One of the most impressive demos at CES 2018 was the 85″ Sony 10,000-nit display. It was billed as the “X1 Ultimate Full-Spec HDR 8K Display,” referring to its use of Sony’s prototype X1 Ultimate video processor, 8K resolution, and “full-spec HDR.”
As many of you know, three of the major high dynamic-range (HDR) formats are HDR10, HDR10+, and Dolby Vision. All three are based on the EOTF (electro-optical transfer function) called PQ (Perceptual Quantization), aka SMPTE ST 2084. The EOTF defines how different brightness values in the video signal should be converted to luminance levels from the display.
Unlike the EOTF that has been used for decades—which is called gamma—PQ is based on absolute luminance levels, which are measured in units called nits. (The more technical term is candelas per meter squared, but most folks use nits for simplicity.) In Dolby’s initial research into HDR, a luminance level of 10,000 nits was determined to be the maximum that most people could tolerate comfortably. And because there were no displays that could come anywhere close to producing 10,000 nits—other than the custom rig that focused the light output from a DCI projector onto a 24″ screen for Dolby’s research—it seemed to leave a lot of room for growth in future displays.
That remains true today, though if this demo is any indication, a true 10,000-nit display might become available sooner than expected. The Sony 10,000-nit display demonstrated what “full-spec HDR”—that is, luminance levels that reach the maximum defined by PQ—looks like. It’s not a product that will be released this year or, presumably, next. This was a technology demo that illustrated what HDR could look like if its maximum capabilities are utilized.
It’s important to understand that this display—and just about any HDR display—can reach its peak luminance only in small sections of the screen. It cannot pump out 10,000 nits from a full-screen 100% white field, which would be truly blinding. The peak luminance of any HDR display is used to beef up specular highlights—things like pinpoint reflections of the sun from chrome, or the sun itself if it’s in the image.
The ability to reach very high luminance levels in specular highlights makes the image look more like real life, even more dimensional. But even 10,000 nits isn’t high enough to match what we see in the world around us. Reflections of the sun in chrome are much higher than 10,000 nits, and the sun itself is over 1 billion nits! Still, the higher the luminance of specular highlights, the more realistic the image looks.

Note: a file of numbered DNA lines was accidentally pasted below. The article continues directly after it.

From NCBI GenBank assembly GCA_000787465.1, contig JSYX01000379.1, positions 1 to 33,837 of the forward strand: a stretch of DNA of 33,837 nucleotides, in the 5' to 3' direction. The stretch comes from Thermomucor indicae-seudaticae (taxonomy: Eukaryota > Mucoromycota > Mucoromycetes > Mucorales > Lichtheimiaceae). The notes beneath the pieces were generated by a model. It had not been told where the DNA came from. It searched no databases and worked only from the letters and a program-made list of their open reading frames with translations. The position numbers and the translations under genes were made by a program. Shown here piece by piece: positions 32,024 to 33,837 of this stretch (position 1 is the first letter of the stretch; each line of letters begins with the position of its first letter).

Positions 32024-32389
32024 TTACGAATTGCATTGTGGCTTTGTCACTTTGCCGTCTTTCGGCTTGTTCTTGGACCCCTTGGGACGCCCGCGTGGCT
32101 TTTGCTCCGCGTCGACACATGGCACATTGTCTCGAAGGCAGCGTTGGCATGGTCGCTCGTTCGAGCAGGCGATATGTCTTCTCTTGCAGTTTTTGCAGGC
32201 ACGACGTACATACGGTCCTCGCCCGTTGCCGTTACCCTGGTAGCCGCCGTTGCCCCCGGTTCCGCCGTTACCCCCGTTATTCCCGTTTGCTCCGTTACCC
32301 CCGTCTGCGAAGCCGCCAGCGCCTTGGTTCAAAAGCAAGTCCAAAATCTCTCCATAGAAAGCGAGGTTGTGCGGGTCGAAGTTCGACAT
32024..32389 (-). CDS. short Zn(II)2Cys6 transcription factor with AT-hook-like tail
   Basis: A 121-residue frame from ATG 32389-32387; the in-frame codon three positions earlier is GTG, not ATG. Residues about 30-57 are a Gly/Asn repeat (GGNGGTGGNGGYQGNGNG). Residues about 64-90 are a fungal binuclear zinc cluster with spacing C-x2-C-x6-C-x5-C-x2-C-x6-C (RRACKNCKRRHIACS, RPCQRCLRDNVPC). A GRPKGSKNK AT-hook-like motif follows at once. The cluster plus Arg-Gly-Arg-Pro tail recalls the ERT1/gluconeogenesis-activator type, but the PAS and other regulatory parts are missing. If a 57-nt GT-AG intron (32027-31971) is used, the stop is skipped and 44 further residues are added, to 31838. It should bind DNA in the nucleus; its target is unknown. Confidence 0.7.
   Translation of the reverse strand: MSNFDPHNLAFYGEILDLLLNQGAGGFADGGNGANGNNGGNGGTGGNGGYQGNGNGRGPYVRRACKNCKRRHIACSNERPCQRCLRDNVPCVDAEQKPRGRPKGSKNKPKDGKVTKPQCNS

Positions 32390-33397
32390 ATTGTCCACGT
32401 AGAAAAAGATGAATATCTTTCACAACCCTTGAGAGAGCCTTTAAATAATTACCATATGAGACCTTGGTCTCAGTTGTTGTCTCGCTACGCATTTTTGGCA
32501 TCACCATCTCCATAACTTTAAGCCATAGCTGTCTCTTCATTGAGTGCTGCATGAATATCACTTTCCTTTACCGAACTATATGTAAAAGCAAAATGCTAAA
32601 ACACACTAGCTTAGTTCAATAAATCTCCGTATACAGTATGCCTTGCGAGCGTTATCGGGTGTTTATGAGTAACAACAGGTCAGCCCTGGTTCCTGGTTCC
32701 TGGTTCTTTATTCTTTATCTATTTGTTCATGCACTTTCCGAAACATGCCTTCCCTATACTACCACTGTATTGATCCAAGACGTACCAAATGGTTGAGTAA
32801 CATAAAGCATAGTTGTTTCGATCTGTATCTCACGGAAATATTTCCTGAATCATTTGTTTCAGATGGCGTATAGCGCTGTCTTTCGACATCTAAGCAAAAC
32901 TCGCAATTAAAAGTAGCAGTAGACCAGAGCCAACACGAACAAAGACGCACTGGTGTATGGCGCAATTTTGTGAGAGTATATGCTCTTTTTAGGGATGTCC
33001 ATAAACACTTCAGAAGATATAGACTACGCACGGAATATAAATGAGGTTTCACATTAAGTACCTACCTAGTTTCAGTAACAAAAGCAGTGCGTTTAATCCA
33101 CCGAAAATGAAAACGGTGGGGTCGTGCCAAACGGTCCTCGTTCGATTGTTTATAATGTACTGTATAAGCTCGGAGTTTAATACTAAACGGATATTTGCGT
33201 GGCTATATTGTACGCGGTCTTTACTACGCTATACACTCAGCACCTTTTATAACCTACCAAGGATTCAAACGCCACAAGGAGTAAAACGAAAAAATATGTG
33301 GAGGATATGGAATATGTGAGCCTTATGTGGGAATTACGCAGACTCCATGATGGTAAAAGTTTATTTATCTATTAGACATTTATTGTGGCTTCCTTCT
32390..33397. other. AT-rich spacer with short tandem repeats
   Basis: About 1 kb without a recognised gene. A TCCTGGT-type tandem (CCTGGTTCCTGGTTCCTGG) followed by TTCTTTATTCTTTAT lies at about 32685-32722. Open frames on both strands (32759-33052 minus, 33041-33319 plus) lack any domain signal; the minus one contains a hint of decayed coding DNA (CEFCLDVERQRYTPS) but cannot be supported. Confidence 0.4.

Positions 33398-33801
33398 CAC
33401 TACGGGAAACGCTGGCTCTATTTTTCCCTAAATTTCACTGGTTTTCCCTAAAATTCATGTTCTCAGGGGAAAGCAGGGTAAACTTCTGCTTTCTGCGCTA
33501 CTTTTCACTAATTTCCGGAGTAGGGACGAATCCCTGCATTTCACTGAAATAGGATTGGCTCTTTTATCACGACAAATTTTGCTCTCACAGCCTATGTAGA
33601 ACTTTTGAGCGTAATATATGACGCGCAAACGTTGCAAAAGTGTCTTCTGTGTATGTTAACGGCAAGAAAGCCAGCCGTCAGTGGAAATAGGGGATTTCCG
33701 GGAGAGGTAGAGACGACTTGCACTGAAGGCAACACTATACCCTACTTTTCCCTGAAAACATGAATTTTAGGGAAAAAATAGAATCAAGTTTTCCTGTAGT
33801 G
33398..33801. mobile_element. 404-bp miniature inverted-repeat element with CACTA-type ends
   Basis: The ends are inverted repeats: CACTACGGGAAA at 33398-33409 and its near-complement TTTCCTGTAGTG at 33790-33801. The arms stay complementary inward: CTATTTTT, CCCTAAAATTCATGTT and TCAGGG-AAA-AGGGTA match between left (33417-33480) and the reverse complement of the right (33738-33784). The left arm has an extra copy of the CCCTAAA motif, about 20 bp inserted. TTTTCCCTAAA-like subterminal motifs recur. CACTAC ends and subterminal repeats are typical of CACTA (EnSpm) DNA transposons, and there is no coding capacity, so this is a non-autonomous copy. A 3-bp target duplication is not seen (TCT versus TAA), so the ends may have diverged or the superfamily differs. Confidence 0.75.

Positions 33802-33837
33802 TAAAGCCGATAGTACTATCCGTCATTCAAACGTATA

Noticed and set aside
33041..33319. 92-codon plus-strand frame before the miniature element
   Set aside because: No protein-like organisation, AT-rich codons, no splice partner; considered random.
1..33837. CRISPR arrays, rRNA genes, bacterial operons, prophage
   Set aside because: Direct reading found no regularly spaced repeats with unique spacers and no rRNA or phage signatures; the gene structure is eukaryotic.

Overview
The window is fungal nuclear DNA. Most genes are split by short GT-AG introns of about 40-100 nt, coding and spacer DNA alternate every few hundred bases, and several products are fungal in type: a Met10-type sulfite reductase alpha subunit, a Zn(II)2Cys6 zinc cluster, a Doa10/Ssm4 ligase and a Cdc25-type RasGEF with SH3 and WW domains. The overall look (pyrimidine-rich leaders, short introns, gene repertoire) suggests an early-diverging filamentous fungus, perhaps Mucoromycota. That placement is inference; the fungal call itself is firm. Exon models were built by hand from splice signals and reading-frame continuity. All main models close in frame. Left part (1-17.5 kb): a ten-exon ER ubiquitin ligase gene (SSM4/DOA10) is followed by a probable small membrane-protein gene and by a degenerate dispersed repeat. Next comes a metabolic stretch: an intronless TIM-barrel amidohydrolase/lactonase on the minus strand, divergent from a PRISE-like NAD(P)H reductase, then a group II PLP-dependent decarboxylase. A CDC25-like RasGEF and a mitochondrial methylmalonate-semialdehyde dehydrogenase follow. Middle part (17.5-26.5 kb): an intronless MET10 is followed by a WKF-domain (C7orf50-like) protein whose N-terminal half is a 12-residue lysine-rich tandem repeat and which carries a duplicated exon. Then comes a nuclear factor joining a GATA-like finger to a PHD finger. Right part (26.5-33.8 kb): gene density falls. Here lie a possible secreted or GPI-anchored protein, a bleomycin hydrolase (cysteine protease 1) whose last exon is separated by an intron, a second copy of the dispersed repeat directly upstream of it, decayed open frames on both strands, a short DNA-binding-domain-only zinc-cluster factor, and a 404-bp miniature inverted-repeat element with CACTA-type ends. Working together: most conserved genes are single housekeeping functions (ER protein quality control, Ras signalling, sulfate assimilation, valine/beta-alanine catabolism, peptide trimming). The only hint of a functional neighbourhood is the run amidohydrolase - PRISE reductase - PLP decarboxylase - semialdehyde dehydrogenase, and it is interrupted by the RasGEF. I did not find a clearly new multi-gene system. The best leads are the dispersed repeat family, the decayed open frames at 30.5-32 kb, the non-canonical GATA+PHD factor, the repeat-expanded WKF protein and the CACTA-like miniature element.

That was clearly demonstrated by the Sony 10,000-nit display at CES 2018. The prototype screen was placed next to a Sony Z9D, the company’s current flagship LCD TV that is capable of reaching close to 2000 nits. The prototype’s image was obviously brighter overall, and the specular highlights were way brighter, making the Z9D look positively dull by comparison. Of course, my camera couldn’t capture the full dynamic range of the image, but the photo at the top of this article includes several specular highlights that really popped in person.
I heard several people say it was too bright, especially in the blacked-out area in which Sony placed it. I didn’t think it was too bright; in fact, I thought it was like looking out a window. During the transition from SD to HD, I remember hearing that HD was like looking out a window, but it was nothing compared to this!
According to Sony, the prototype X1 Ultimate processor is required to control the 85″ 8K display up to 10,000 nits. I assume the panel uses the company’s Backlight Master Drive technology, in which the brightness of each LED is individually controlled. This technology is also used in the Z9D, but not to this extreme. However, Sony would not reveal how many LEDs/zones were implemented in the prototype.
The X1 Ultimate processor also handles 8K. According to the signage next to the Sony 10,000-nit display, “The X1 Ultimate processor intelligently detects and analyzes the immense amounts of data in 8K signals, then enhances detail even further with the specific, 8K-optimized, object-based Super Resolution.”
I’m not sure what some of that really means; for example, why would you need detail enhancement at 8K? Maybe it refers to detail enhancement when upscaling lower resolutions to 8K. Also, I do understand the value of object-based image analysis, and the X1 Ultimate is said to be able to identify more objects in an image than ever before.
The demo was so impressive, we had to give it an AVS Forum Best of CES 2018 award. Philip Jones, Product Technology Manager, accepted the award on behalf of Sony.
The Sony 10,000-nit display produced an astounding image, showing the world what “full-spec HDR” looks like. Bravo, Sony!
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